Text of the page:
If the FDA gives its permission, ophthalmologists may be on their way to stopping and even reversing age-related macular degeneration with an implantable mini-telescope. Developed by VisionCare Ophthalmic Technologies, it works with the eye’s cornea making the retinal image larger. The scope consists of a 4.4 x 3.6 mm glass cylinder with wide-angle micro-optics to produce telephoto images. Currently about 1.75 million Americans suffer from the disease and the prediction by NIH’s National Eye Institute is that it will almost double by 2020 because of all the baby boomers that will be aging in the next 2 decades.
Read More | Scientific American
Researchers have developed a flexible battery that can be twisted, bent, or shaped with scissors. The pricey prototype created at Rensselaer Polytechnic Institute is only one piece with carbon nanotubes and an electrolyte embedded in the paper, and is black on one side and white on the other. Professor Robert Linhardt said he would like to “scale this up to the point where you can imagine printing like a newspaper. That would be the ultimate.”
We just hope that the “ultimate” would be a product that we don’t have to worry about being recalled.
Read More | The Examiner
Researchers at the NJIT (New Jersey Institute of Technology) have created a polymer-based paint that can be applied to plastic sheeting to make a solar cell for what they claim will be a fraction of the price. The cell developed uses a carbon nanotubes complex which is estimated to be 50,000 times smaller than a human hair and is considered a better conductor than copper. Lead researcher Somenath Mitra says that the panels could be made on inkjet printers in the future, leading us to believe that possibilities of our house and car becoming self-sustaining solar powered machines is not so very far away.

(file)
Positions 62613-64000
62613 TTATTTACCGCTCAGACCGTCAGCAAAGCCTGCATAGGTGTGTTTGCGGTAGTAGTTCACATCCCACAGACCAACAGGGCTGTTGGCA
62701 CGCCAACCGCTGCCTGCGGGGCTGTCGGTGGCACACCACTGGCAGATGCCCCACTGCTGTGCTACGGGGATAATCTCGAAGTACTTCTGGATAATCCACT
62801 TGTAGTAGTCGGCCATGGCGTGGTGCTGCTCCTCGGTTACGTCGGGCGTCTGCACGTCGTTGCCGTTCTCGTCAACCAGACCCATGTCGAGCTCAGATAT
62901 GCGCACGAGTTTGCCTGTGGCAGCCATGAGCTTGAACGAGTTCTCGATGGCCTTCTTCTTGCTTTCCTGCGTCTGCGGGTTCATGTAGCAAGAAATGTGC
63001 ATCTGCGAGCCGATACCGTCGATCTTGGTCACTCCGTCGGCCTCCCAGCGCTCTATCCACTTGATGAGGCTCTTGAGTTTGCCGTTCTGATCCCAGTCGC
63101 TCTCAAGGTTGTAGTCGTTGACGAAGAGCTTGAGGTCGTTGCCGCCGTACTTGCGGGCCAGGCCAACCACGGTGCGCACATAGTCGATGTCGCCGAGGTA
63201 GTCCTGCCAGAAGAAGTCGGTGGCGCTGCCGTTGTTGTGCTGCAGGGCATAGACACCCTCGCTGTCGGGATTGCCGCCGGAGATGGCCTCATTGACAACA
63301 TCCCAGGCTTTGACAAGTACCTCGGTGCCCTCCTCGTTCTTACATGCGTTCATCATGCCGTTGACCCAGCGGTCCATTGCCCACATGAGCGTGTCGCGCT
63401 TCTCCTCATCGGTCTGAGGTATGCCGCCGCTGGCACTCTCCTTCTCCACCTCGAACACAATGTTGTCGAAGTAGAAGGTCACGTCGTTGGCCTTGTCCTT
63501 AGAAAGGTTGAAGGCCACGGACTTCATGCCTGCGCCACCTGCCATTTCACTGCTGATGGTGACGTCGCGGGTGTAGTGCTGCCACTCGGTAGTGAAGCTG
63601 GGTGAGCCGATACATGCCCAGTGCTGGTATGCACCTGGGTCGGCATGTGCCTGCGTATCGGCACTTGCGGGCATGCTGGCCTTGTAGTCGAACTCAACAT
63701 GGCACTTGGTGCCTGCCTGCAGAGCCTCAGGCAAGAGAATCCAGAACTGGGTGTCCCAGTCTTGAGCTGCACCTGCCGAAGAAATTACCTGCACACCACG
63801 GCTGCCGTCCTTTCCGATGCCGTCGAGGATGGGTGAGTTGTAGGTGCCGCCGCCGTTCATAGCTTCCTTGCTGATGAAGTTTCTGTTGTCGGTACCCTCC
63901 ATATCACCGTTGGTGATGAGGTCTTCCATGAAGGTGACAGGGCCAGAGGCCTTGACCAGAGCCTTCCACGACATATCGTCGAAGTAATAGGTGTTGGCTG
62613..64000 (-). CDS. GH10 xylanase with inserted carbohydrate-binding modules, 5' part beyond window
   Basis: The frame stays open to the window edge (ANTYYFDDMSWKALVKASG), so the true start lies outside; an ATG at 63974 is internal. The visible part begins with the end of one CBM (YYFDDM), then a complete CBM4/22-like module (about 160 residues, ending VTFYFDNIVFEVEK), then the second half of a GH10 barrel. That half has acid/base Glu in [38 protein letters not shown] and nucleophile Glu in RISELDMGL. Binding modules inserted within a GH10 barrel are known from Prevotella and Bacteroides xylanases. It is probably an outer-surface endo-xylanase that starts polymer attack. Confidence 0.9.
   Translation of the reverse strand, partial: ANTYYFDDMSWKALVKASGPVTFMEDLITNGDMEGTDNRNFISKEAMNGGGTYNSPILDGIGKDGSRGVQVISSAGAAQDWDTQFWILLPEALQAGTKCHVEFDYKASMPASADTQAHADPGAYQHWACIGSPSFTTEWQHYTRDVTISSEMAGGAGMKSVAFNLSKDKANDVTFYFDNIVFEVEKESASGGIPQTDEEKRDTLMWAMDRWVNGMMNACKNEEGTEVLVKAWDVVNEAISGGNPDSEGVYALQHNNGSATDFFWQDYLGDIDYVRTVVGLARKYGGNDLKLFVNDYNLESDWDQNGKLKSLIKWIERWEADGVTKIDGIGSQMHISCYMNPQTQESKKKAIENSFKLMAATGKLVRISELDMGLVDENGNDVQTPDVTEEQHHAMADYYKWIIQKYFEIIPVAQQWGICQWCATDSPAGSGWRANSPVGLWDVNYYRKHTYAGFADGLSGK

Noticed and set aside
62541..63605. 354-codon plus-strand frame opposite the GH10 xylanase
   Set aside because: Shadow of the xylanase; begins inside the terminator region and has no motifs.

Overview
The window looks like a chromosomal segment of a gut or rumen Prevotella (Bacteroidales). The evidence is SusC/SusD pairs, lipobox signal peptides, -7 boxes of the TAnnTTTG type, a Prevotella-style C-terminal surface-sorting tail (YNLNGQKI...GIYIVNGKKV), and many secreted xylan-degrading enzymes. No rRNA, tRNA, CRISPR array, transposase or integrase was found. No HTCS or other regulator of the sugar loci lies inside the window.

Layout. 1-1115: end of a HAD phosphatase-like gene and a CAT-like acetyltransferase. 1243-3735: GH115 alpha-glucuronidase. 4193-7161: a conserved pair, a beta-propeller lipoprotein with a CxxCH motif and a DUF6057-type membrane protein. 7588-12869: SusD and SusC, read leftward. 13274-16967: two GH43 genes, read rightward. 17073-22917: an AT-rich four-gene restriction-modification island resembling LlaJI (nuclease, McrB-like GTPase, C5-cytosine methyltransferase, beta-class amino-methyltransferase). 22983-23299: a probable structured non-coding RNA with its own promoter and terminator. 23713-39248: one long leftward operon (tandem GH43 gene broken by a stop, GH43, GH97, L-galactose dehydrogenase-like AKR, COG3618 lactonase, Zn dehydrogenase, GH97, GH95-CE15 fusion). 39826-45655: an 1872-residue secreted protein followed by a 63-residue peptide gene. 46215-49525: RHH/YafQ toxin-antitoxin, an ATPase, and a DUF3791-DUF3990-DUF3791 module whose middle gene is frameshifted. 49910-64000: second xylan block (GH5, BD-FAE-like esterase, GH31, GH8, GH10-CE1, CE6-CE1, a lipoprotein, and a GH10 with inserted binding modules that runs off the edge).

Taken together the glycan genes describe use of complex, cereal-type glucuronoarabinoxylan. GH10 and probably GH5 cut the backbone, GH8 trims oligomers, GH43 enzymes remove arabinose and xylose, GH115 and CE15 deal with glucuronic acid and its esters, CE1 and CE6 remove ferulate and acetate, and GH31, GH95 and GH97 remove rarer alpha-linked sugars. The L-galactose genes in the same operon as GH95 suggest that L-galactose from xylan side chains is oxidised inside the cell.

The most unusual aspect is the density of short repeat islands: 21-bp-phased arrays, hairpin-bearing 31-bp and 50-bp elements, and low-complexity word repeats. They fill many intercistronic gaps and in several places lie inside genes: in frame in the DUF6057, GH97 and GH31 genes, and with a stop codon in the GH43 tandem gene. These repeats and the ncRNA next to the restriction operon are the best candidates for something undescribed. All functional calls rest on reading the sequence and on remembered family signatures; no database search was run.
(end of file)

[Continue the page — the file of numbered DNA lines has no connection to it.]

Read More | NJIT
While we don’t understand all the scientific technology involved, it has recently come to Gear Live’s attention that it is now possible to create stem cells without the use of a female egg. Rudolf Jaenisch, a stem-cell biologist at Boston’s Whitehead Institute, Japan’s Shinya Yamanaka, and other scientists have said that if they take a mouse skin cell and switch on four certain genes, they can come up with a new cell.
“When we analyzed them, they were indistinguishable from normal embryonic stem cells,” Jaenisch said. Perhaps in time this ongoing research can put an end to stem cell research’s moral controversy.
Read More | NPR
PlayStation 3 users have been racking up the work units through the built-in Folding At Home client in the console. The PS3 has proved to be particularly effective at folding proteins, doing the job more efficiently than the PC client. Now, IBM and the Mayo Clinic are announcing that the Cell processor can speed up 3D medical imaging by up to 50 times over traditional CPU configurations. While the new uses for the Cell processor might not be directly applicable to gamers, the more usages that can be found for the CPU can drive up demand, possibly leading to more optimizations in the manufacturing process and ultimately driving down the costs of producing the chip.
Read More | Mercury News